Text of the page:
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Preserved stretch of the Berlin Wall, MMB

World Youth Day Pilgrims about to enjoy a picnic in the Tatra Mountains, Zakopane, Poland. MMB

 Picnic monument by Kaboldy

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23 February: Detective Stories for a Post-Truth Age

We are told that we are living in a ‘post-truth age’. The President of the United States has his staff put out alternative facts – or lies – when the verifiable truth is uncomfortable. Climate change is a conspiracy theory. The Muslims (en masse) are out to get us. A referendum is held, lies are told, 37% of people vote to leave the EU – but the people have spoken, although those living overseas could not vote, any more than Scots living in England were able to vote in the Scottish Independence Referendum.

1968, Czechoslovakia. The half-million strong, Russian-led Warsaw pact armies invaded to put down the Prague Spring. 18 months ago we briefly remembered that event and the Velvet Revolution that followed, before 1968 was forgotten, bringing freedom to millions. Click on  Wenceslas .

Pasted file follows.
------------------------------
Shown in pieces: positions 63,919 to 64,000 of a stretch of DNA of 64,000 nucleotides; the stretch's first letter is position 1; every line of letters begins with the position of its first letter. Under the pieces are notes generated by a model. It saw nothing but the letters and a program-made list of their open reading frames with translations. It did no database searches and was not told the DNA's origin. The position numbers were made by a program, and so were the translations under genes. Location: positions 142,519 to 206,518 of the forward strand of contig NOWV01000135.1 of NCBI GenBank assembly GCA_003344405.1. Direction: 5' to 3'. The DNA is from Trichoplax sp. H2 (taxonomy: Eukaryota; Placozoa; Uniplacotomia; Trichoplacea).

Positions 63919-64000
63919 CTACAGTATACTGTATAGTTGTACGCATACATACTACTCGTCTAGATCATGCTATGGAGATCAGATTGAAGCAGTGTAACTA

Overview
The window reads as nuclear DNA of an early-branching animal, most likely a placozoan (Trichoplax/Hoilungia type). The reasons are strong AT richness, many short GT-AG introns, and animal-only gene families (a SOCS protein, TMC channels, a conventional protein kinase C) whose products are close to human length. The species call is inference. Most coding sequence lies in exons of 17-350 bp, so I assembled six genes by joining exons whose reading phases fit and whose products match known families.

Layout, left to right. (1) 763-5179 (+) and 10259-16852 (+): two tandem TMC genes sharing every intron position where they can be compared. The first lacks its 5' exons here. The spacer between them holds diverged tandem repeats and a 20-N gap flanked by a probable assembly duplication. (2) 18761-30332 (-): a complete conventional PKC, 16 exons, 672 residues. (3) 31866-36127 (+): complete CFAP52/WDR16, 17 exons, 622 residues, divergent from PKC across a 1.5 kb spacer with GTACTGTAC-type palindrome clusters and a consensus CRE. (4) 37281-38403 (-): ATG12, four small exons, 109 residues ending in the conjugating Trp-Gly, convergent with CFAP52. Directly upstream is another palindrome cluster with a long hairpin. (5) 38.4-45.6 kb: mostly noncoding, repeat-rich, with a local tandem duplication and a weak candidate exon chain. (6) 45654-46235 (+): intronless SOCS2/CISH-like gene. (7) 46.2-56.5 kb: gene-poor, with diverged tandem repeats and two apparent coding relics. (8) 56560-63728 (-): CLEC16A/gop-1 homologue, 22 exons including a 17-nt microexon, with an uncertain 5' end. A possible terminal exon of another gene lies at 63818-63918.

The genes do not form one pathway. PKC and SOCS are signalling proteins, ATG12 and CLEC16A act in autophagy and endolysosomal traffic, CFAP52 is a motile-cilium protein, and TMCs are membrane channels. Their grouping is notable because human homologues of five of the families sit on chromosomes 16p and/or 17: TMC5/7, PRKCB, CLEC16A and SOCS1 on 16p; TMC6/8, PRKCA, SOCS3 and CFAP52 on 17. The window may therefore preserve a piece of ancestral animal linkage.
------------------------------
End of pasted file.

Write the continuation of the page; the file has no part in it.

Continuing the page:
1968 – 1989 was an era of post-truth in Czechoslovakia following the “Entry of the Fraternal Armies Rendering Brotherly Help to the Czechs and Slovaks”. Jews are Zionists who want to turn the clock back and have no regard for the historical role of the working class. It is a crime to leave the country: if you do so, your family will suffer. A professor may find himself swinging a pickaxe for revisionist crimes. Others might be executed as political criminals. A policeman almost imperceptibly sinks into the grey, sad world of a class warfare he has never really believed in. Crimes his team have solved go unpunished because they are committed by people with connections.